The first batch of coronavirus vaccines has been received by hospital hubs across the country – as NHS trusts prepare to roll out the biggest mass immunisation programme in the UK’s history this week.
Photographs show masked pharmacy technicians at Croydon University Hospital in Croydon taking delivery of the first shipment of the breakthrough Pfizer/BioNTech Covid-19 jab over the weekend.
They had to overcome a complex and difficult logistical challenge when receiving the vaccine, which needs to be stored at –70C before being thawed out and can only be moved four times before being used.
With 357 million doses ordered by the Government – and 800,000 already being sent by Pfizer – it is hoped that 10 million doses will be here by the year’s end, and can bring a swift end to the pandemic.
People aged 80 and over as well as care home workers will be first to receive the jab, which has been shown to be 95 per cent effective at blocking Covid-19 infection, along with NHS workers who are at higher risk.
Vaccinations will be administered at dozens of hospital hubs from Tuesday – with people aged 80 and over, care home workers and NHS workers who are at higher risk the first to receive the jab.
Its distribution is being undertaken by Public Health England and the NHS in England, Scotland, Wales and Northern Ireland through systems specially adapted from those used for the national immunisation programmes. NHS England said staff were working through the weekend to prepare for the launch.
Croydon health officials praised the delivery of the long-anticipated vaccine, which is typically delivered by an injection in the shoulder, calling it ‘a pivotal moment for the country’.
It comes as the head of the UK’s drug regulator said there ‘should be no doubt’ about the safety of the Covid-19 jab after Britain became the first country to authorise the jab for emergency use.
Dr June Raine, chief executive of the Medicines and Healthcare products Regulatory Agency (MHRA) said there should be ‘real confidence’ in the rigour of their approval amid fears that the UK failed to scrutinise data from manufacturers so it could become the first country in the world to rubber-stamp its use.
The MHRA strongly disputes any claims that it has cut corners, saying its decision went through a series of panels before being approved. Asked on the BBC’s Andrew Marr Show about how important the public health message is to make sure that people actually take the vaccine, Dr Raine said: ‘It’s vitally important.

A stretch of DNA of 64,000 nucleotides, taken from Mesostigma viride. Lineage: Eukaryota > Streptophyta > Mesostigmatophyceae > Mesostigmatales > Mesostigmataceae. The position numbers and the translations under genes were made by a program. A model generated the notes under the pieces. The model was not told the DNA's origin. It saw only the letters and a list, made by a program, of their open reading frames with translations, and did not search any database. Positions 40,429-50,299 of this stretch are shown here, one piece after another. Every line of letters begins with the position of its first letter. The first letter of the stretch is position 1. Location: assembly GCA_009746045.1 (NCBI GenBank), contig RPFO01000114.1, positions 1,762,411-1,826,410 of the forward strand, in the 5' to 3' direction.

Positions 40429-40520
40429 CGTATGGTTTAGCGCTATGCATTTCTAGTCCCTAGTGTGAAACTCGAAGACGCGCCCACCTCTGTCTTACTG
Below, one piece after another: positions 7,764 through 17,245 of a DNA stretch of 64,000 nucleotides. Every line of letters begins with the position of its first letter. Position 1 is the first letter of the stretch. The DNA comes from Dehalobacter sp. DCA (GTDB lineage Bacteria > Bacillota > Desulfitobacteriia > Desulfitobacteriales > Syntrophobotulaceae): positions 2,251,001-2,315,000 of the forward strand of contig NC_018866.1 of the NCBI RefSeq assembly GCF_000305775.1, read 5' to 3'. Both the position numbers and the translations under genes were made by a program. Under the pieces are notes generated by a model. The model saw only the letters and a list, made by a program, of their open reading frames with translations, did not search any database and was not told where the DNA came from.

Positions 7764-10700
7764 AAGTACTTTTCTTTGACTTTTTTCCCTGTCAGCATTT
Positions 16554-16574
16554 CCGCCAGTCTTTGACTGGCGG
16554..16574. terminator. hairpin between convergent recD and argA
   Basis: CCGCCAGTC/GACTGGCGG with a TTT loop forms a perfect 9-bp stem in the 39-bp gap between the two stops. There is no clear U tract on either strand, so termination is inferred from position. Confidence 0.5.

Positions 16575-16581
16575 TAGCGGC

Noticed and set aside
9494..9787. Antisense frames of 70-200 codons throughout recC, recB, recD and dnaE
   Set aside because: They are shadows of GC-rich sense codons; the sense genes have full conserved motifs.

‘There’s really not one of us who hasn’t been affected by this pandemic, and our organisation, like every other, has been completely focused on doing our job to be able to help defeat this terrible disease.’
A further 17,272 coronavirus cases in the UK were recorded today – marking a 42 per cent rise on last Sunday.
In other coronavirus news:
- Matt Hancock said the UK’s approval of the vaccine means restrictions could be relaxed before April;
- The Mail on Sunday reported that the Queen and Duke of Edinburgh could have the jab within weeks;
- Hundreds of protesters took to the streets of Manchester this afternoon in a peaceful anti-lockdown demonstration, as one man was detained by police for flying a drone;
- Military planes could fly-in the Covid-19 Pfizer vaccine amid fears of post-Brexit delays at Britain’s ports;
- Half of Britons say they will not be meeting relatives indoors over Christmas despite the ‘bubble’ loosening;
- Football and rugby fans were allowed back into stadiums to watch matches following the second lockdown;
- Labour came under fire for ‘sitting in the stands’ by abstaining on crucial coronavirus lockdown measures.
A pharmacy technician from Croydon Health Services (left) takes delivery at Croydon University Hospital in Croydon of the first batch of Covid-19 vaccinations to be delivered to the area
Photographs show masked pharmacy technicians at Croydon University Hospital in Croydon taking delivery of the first shipment of the breakthrough Pfizer/BioNTech Covid-19 jab over the weekend
They had to overcome a complex and difficult logistical challenge when receiving the vaccine, which needs to be stored at –70C before being thawed out and can only be moved four times before being used
People aged 80 and over as well as care home workers will be first to receive the jab, which has been shown to be 95 per cent effective at blocking Covid-19 infection, along with NHS workers who are at higher risk